The Power of FABMs

A decade later, Dr. M was a family medicine resident and learned about FABMs and charting. At this point, she was a physician with a better understanding of what was causing her cramps, and she now knew her migraines might be associated with her cycle. A nurse who was teaching Dr. M to chart her cycles suggested a new approach. She mentioned they needed to track her luteal phase and time the dose of naproxen to a couple of days before the end of the luteal phase in order to prevent or minimize her cramps, which were caused by a buildup of prostaglandins. By timing the naproxen correctly, she could get ahead of the cramping before it even started!

“So, I started doing that and it was literally life changing,” Dr. M said joyfully.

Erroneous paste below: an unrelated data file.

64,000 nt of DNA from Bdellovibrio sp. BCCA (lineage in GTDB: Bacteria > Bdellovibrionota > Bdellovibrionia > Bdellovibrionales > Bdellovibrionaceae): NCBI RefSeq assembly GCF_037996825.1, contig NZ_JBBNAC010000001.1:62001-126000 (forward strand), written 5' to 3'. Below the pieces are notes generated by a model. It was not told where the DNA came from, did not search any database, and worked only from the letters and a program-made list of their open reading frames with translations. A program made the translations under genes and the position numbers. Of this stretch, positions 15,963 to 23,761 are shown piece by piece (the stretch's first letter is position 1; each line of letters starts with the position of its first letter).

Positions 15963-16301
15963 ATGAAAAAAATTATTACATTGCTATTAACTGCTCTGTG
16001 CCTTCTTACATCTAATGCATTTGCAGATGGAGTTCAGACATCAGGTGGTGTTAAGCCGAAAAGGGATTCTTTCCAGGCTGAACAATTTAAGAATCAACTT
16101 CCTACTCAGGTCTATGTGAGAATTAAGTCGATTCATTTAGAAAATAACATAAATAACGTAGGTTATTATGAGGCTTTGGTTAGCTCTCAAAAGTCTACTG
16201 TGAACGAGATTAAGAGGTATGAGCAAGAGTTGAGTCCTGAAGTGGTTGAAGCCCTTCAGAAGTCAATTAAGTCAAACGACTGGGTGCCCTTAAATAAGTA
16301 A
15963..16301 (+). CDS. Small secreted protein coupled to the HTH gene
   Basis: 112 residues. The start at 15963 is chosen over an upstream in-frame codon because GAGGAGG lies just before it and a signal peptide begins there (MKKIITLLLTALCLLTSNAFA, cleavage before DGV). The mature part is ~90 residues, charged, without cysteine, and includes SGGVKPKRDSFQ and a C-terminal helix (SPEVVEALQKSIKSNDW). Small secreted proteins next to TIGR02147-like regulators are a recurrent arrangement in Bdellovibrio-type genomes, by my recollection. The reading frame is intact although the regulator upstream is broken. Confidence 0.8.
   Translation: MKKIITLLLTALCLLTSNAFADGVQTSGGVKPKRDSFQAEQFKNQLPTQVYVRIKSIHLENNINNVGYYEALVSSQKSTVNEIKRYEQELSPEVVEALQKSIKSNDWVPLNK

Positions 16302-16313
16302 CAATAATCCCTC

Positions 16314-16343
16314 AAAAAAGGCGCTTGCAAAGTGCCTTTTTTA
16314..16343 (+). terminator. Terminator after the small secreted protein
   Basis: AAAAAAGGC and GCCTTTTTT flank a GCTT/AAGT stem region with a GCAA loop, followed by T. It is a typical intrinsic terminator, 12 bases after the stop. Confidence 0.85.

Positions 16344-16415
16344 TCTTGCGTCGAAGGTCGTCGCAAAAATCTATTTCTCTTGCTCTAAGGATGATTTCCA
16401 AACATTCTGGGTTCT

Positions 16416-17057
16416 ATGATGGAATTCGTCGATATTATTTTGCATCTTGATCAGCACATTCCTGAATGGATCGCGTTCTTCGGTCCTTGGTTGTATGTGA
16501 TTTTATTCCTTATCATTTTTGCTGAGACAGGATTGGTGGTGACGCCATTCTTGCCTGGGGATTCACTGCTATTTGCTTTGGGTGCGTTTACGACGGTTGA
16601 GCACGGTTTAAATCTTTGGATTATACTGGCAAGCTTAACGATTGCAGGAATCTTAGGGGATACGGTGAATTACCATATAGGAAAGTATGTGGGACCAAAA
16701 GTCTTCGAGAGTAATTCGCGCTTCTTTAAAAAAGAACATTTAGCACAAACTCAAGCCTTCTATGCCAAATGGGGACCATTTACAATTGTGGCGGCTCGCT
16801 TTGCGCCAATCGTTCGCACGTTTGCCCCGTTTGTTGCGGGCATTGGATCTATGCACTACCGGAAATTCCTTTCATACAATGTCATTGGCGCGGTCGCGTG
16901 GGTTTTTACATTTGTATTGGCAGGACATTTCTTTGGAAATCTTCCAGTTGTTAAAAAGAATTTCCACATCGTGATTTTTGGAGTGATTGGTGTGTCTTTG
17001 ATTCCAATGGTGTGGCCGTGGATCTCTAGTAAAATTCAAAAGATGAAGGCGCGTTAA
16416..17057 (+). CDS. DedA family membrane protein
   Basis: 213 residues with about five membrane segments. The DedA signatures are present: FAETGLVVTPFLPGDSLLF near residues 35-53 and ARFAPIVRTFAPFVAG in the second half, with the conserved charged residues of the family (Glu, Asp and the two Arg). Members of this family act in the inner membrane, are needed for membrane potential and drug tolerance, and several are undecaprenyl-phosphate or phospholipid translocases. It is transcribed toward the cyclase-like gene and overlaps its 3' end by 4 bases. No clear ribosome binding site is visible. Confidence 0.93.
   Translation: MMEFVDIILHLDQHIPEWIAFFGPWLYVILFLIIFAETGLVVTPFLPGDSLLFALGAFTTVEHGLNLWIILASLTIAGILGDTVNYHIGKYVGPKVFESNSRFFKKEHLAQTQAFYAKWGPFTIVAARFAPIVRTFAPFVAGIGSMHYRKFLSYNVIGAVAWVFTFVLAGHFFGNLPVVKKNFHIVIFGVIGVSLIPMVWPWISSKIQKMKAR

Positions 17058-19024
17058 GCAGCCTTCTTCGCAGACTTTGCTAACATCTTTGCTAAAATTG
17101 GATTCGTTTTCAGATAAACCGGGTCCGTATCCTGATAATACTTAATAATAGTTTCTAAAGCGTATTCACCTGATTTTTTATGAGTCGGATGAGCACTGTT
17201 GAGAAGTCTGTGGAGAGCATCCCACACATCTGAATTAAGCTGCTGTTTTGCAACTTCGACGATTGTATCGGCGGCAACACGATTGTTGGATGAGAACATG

She would still get mild cramps, but it was nothing debilitating like it used to be. Charting her cycle allowed her to be so much more functional. Furthermore, tracking her cycle helped her manage her migraines.

“I noticed that if I drank wine during the second half of my luteal phase, I would get a migraine,” she recalled.

Dr. M noticed if she didn’t get enough sleep during the second half of her cycle, this would also trigger a migraine. So instead of going to a park as was her practice after a night on call at the hospital, she applied the knowledge gained through charting and would choose to nap instead. Charting empowered her to take better care of herself, and she learned to manage her cramps and migraines.

Her husband found her charts useful as well. She explained he would notice when she was nearing the phase of her cycle with a propensity for symptoms, and he would make an effort to lower any stressors at home. 

An FABM-Trained Physician 

Dr. M has used her personal experiences to guide how she views medicine and how she counsels patients. Laughing, she explained,

“I’m not against medications, but I joke with my patients that it’s easier to get gold out of Fort Knox than to get antibiotics out of me.”